Air Clean Up
What Is Decarbonisation?
Apr 07 2022
Unless you’ve been studiously avoiding the news for the last 10 years or so, you’ll likely have come across the term decarbonisation. While most people have a vague idea that it’s connected to climate change and global warming, they may not fully understand what it means in concrete terms. In this article, we’ll take a look at what decarbonisation means, why it’s important and how it can be achieved.
What is decarbonisation?
Decarbonisation refers to the process of reducing carbon dioxide (CO2) and other greenhouse gas emissions across a wide variety of industries. Although decarbonisation is an important consideration for a business operating in any sector, it’s especially important in the energy and transportation industries, since these are among the biggest emitters of CO2 and carbon equivalent.
Why is decarbonisation important?
It’s imperative that governments, corporations and individuals work together to reduce their carbon emissions as much as possible. That’s because the volume of emissions of greenhouse gases has skyrocketed in the last 200 years, thanks in large part to the Industrial Revolution and the widespread anthropogenic activity that has followed.
As well as polluting the air we breathe, these emissions can also have a far more serious effect in the long term: global warming. That’s because greenhouse gases are adept at trapping the heat emitted by the sun’s rays in our atmosphere, thus elevating the ambient temperature around the world. This, in turn, can raise oceanic temperatures and melt the polar ice caps, which causes sea levels to rise and endangers those living in coastal populations.
Meanwhile, the disruption to the natural order of things caused by increased concentrations of greenhouse gases can also contribute to climate change and extreme weather phenomena. In recognition of these dangers, heads of state from around the world met in Paris in December 2015 and agreed to limit global warming to an absolute maximum of 2°C. Decarbonisation is essential to achieving this goal.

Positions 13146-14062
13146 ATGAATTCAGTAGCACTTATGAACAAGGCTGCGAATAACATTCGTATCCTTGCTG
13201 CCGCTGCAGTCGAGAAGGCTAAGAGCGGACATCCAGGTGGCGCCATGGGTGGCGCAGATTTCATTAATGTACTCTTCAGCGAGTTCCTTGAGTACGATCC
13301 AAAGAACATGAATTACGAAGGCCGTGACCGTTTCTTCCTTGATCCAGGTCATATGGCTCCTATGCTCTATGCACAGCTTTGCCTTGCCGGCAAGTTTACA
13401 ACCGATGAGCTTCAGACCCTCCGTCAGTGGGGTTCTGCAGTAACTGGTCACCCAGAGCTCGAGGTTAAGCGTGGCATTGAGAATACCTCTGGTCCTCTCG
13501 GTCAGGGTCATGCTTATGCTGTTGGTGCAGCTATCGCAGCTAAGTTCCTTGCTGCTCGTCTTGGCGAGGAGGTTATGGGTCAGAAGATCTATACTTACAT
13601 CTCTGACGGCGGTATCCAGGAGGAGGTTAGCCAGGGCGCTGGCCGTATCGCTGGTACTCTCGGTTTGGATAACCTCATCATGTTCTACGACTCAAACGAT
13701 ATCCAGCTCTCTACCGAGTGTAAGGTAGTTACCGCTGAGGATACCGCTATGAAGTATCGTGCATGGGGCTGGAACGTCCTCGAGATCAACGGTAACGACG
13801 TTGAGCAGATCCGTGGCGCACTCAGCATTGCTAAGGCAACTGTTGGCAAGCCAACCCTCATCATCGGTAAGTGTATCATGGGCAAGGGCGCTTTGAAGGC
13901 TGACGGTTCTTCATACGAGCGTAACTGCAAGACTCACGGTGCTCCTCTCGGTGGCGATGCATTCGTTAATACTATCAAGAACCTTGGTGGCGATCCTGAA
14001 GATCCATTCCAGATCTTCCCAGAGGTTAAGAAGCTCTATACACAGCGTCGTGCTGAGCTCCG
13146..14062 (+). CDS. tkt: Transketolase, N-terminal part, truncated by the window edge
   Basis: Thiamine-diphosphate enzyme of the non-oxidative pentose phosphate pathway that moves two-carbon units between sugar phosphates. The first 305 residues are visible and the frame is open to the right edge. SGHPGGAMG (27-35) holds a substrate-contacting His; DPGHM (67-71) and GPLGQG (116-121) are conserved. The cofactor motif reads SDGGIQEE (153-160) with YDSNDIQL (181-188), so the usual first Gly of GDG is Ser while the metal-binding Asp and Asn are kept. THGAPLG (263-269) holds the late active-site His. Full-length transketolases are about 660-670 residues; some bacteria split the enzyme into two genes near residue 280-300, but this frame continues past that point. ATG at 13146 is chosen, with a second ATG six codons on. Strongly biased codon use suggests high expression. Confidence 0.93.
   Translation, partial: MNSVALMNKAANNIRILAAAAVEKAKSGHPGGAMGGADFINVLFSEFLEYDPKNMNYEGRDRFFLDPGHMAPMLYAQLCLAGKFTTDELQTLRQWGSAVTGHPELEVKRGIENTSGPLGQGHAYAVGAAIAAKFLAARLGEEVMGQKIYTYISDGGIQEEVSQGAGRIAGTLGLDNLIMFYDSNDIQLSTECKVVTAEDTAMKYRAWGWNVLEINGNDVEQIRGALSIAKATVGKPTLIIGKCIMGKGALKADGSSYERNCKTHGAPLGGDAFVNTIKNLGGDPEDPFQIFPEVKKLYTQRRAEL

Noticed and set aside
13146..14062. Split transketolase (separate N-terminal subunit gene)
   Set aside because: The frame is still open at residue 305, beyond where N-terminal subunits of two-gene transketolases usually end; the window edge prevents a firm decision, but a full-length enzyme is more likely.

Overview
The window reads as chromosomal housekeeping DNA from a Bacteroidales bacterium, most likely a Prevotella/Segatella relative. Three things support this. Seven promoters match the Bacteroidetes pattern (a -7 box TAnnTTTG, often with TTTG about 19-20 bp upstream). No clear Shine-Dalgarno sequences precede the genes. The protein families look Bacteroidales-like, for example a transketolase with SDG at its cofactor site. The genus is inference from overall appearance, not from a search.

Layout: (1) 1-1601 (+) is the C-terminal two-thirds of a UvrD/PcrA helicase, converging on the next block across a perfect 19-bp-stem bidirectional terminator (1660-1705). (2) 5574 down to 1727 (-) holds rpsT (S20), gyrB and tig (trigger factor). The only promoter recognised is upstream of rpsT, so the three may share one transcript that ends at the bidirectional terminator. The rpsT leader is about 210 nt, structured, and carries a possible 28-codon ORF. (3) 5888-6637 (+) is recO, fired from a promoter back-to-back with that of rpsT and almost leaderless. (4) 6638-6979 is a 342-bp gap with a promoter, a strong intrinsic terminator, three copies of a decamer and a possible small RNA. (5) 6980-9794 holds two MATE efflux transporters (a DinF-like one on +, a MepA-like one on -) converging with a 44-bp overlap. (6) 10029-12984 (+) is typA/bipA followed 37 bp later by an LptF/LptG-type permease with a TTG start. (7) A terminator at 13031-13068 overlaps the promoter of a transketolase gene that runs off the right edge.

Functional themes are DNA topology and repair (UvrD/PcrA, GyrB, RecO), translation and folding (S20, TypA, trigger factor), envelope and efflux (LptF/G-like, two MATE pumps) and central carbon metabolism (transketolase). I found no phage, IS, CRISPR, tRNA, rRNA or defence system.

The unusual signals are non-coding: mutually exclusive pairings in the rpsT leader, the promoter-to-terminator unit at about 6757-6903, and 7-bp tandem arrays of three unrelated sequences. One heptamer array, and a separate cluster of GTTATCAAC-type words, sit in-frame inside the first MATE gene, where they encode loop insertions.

How can decarbonisation be achieved?
The most logical route to decarbonisation is transitioning to cleaner sources of energy generation. For centuries, mankind has relied on the combustion of fossil fuels like coal, oil and gas to meet their power needs. Although extremely effective, these forms of energy production are responsible for significant greenhouse gas emissions which exacerbate the aforementioned problems.
As such, it makes sense to move away from fossil fuels towards less damaging sources of power, such as renewables like wind, wave, solar, biofuel and geothermal energy. Nuclear energy is another potential avenue of research, albeit one which is no stranger to controversy itself. Meanwhile, the transportation sector is slowly switching from traditional combustion engines to electric vehicles (EVs), hybrids and other forms of sustainable transport.
Finally, the scientific community has been searching for ways to mitigate the harmful emissions produced by fossil fuels and other existing sources of power upon which we currently rely. Carbon capture and storage (CCS) is one of the most promising technologies in this respect and works to reduce emissions through the use of sophisticated gas analysis and sequestration, removing the damaging gases from the flue at the point of emission.
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